Preparing Your Child With Disability For Independence | Leap in!
04 Oct

Future planning: Preparing for independence.

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What independence means is different for each person. In any case, it is a journey that can involve quite a few steps along the way.

In this extract from the Leap in! ebook Future planning: A guide for parents and carers, we cover how parents and carers can support people with a disability to become more independent.

For parents, families and carers, there can often be mixed feelings about the shift to greater independence. It is natural to feel concern for the person’s welfare and whether they will be able to manage a new situation.

Having to “let go” can also evoke a wide range of emotions – from fear and anxiety to frustration and grief. Changes in the family unit can affect everyone, including siblings. In cases where a person with high care needs is moving out of the family home, it is common for families and carers to experience a degree of guilt that they are no longer primary caregivers as well as a deep sense of loss.

Leap in! Preparing for independence

10 tips for supporting independence.

1. Start early and build from there

2. Begin with easy, day-to-day decisions and activities

3. Encourage interactions with others, especially friends or community members outside the family unit

4. Let them choose their friends and who they spend time with

5. Work on developing a healthy lifestyle including eating well and exercising where possible

6. Take the time to talk about sexual health including what sexual abuse looks like and how to speak up if something is not right

7. Set goals and use the NDIS Capacity Building budget category to build skills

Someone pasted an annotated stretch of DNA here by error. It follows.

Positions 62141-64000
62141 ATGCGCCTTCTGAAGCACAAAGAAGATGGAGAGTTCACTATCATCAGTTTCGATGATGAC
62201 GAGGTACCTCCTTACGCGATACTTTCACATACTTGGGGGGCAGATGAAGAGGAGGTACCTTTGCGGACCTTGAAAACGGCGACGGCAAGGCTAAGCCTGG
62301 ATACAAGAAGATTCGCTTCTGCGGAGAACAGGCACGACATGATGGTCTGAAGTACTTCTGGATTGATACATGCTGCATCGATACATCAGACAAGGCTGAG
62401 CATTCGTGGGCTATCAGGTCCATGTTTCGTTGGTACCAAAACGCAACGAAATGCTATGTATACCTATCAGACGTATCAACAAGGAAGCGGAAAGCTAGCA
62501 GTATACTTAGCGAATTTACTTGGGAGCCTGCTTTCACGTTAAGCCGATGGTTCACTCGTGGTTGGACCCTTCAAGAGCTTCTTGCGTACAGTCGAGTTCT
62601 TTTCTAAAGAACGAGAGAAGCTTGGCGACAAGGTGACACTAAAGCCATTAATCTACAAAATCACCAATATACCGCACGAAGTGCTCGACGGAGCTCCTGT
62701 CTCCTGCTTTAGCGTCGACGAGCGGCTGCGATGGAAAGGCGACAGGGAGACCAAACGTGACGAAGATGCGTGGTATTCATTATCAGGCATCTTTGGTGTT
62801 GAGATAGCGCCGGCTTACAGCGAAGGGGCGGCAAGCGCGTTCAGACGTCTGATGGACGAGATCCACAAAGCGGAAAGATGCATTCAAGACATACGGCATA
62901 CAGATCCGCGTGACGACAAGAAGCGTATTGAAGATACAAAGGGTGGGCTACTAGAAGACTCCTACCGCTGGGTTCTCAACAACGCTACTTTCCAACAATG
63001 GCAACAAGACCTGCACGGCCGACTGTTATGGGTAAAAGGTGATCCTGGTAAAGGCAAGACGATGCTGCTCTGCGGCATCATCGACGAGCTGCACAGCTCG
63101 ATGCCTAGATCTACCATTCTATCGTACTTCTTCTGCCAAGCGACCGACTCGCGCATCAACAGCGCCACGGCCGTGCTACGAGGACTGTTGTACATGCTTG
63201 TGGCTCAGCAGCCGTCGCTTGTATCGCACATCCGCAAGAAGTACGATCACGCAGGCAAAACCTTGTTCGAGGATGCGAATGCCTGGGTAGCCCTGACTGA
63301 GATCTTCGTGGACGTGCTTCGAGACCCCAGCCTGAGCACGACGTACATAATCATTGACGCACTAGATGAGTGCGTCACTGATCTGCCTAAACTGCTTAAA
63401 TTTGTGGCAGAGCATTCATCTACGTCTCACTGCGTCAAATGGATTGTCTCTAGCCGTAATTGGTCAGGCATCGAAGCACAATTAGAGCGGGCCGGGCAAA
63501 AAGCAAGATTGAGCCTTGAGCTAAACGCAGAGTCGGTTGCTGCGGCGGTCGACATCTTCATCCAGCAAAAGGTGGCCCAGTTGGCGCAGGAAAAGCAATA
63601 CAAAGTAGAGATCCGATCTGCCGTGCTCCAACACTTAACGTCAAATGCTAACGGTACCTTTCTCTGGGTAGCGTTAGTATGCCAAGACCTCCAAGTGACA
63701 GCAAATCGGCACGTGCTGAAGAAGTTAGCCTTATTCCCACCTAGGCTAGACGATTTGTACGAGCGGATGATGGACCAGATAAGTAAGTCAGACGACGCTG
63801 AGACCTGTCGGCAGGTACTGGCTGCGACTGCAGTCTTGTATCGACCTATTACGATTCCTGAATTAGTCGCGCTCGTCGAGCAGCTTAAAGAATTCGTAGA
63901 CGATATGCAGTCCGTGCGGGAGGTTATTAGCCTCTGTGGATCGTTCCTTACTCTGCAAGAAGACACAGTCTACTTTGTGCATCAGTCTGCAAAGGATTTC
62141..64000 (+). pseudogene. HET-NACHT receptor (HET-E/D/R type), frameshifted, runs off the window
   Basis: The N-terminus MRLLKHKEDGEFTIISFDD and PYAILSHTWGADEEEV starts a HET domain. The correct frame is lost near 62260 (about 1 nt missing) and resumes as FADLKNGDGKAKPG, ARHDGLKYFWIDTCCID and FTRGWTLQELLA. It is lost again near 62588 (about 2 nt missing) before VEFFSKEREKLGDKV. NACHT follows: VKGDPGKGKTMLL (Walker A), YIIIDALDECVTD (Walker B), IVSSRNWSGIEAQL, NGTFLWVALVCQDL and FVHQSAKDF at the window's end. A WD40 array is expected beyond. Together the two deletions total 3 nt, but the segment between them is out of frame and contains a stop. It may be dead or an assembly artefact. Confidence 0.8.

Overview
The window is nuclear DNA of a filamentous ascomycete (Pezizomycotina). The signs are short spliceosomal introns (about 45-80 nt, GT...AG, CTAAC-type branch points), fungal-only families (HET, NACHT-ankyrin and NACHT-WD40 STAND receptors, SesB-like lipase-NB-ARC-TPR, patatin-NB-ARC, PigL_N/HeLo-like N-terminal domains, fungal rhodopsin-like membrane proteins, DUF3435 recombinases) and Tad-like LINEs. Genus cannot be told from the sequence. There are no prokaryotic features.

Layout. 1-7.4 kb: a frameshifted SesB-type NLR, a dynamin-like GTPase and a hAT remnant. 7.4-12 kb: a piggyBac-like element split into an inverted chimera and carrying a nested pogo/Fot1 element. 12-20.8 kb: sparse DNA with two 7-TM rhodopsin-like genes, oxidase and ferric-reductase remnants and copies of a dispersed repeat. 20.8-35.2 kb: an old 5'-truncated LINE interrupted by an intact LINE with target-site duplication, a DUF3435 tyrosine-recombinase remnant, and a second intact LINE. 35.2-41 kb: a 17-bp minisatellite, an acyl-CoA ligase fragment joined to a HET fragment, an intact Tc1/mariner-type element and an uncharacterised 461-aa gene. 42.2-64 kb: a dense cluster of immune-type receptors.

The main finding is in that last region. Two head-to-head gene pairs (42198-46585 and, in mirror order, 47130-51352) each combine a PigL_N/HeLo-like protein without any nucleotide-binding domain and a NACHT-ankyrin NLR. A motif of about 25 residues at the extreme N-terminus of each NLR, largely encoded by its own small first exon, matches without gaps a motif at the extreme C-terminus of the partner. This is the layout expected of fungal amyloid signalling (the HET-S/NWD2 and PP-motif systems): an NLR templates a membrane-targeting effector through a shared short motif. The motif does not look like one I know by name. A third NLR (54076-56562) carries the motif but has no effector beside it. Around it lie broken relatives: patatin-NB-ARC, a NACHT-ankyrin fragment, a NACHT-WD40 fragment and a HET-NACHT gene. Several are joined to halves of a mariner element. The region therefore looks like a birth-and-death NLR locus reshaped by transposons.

8. Develop a core network of health professionals and providers that can support you both on the journey

9. Talk about what the future might look like and work together to address issues, concerns or questions along the way

10. Be informed and research supports and funding available so you can provide guidance as necessary.

Trialling different options.

On the journey to independence, it can help to have a transition period which involves trialling several different options. Depending on the goal, this could take place over a number of years.

Example: Goal – Independent living.

If the person’s goal is to live independently, you might like to trial longer periods of respite where they are away from their usual place of residence. It may also be worthwhile to find out their preferred living arrangements via a trial.

  • Are they happiest living with another person with a disability?
  • Do they prefer to live with someone their own age or gender?

For non-verbal adults, these trials can help assure you that the final choices align with the person’s preferences.

What is capacity building and how can the NDIS help?

Capacity building and independence are closely linked. The Capacity Building budget category is all about developing and improving the skills needed for living more independently.

This may include support to:

  • Find and maintain an appropriate place to live
  • Improve skills to participate in community, social and recreational activities
  • Access training or therapy to increase skills such as learning how to cook or improving communication skills
  • Find employment-related support, training and assessments for the person find and keep a job
  • Improve relationships through positive behaviours and interactions with others
  • Obtain training, advice and help for transitioning from school to further education such as university or TAFE.

For more information about capacity building and the NDIS, check out What is capacity building (and how can it help build independence)?

For more information about emergency and future planning, check out our Future planning page or download the full version of the free Leap in! ebook, Future planning: A guide for parents and carers.

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